The hospital, in Brescia, had 250 coronavirus patients in intensive care and the valves are created to be used for a maximum of eight hours at a time.
Cristian Fracassi, a chief executive at Isinnova, an independent research institute in Italy, and mechanical engineer Alessandro Romaioli teamed up to aid the hospitals need for new valves.
In speaking of cooperation, another local Italian company, Lonati SpA, later joined the cause by printing more of the 3D valves on their machines, providing a solid number for the overrun Italian hospital.
A Bostonian is among the many who are eager to assist in the production of respirators, valves, masks, and other essential materials, according to the document.
According to Business Insider Italia, the manufacturer was actually approached by the duo in hopes to ask for the valve's blueprints in an urgent attempt to save them time and produce the valves to instantly save the critical covid-19 victims but they were declined and even threatened to be sued for patent infringement!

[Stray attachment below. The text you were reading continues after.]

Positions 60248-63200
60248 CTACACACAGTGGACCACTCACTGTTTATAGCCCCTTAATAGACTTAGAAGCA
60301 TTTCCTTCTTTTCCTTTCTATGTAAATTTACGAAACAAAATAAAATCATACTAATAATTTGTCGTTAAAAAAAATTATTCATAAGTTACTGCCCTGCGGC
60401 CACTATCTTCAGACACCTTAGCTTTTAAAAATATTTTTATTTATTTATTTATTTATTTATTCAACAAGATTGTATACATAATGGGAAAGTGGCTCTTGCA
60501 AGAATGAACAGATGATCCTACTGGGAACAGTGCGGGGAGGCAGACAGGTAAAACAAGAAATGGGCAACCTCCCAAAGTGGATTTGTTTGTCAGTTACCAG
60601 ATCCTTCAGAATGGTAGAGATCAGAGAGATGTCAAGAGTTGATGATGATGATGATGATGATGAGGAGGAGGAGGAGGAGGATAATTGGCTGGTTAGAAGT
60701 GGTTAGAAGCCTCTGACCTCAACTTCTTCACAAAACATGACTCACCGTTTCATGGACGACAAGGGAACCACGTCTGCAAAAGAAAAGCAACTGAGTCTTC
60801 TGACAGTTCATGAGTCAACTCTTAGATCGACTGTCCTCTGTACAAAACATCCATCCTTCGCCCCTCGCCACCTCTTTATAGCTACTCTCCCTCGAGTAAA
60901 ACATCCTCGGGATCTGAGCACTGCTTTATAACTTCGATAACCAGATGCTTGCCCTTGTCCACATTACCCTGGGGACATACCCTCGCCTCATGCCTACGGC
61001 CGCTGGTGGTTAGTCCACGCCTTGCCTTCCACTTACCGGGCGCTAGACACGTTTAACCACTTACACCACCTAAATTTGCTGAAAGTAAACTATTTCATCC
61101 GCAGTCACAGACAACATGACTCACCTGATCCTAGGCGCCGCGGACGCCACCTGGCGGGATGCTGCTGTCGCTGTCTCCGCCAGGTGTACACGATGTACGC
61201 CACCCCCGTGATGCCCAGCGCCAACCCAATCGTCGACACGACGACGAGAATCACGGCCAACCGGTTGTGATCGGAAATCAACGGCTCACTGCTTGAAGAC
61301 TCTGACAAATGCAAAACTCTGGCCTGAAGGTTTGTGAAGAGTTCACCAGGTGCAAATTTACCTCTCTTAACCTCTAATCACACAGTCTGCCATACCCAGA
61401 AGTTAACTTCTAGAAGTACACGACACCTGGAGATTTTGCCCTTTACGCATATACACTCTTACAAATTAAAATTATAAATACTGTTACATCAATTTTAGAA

These reanimation devices require different pieces in order to work, and when one such valve started running out because the supplier could not keep up with the high demand, medical workers had to come up with a quick and appropriate solution.
Not trying to profit: Fracassi insists that they are only interested in helping out and saving lives, not in profiting from the part.
The valve which was officially manufactured by the medical device manufacturer costs about $11,000 while the replica which the volunteers made costs only about $1.
"[The patients] were people in danger of life, and we acted. One thing is for sure though: 3D printing can have an immediate beneficial effect when the supply chain is completely broken", a post on 3D Media Network said.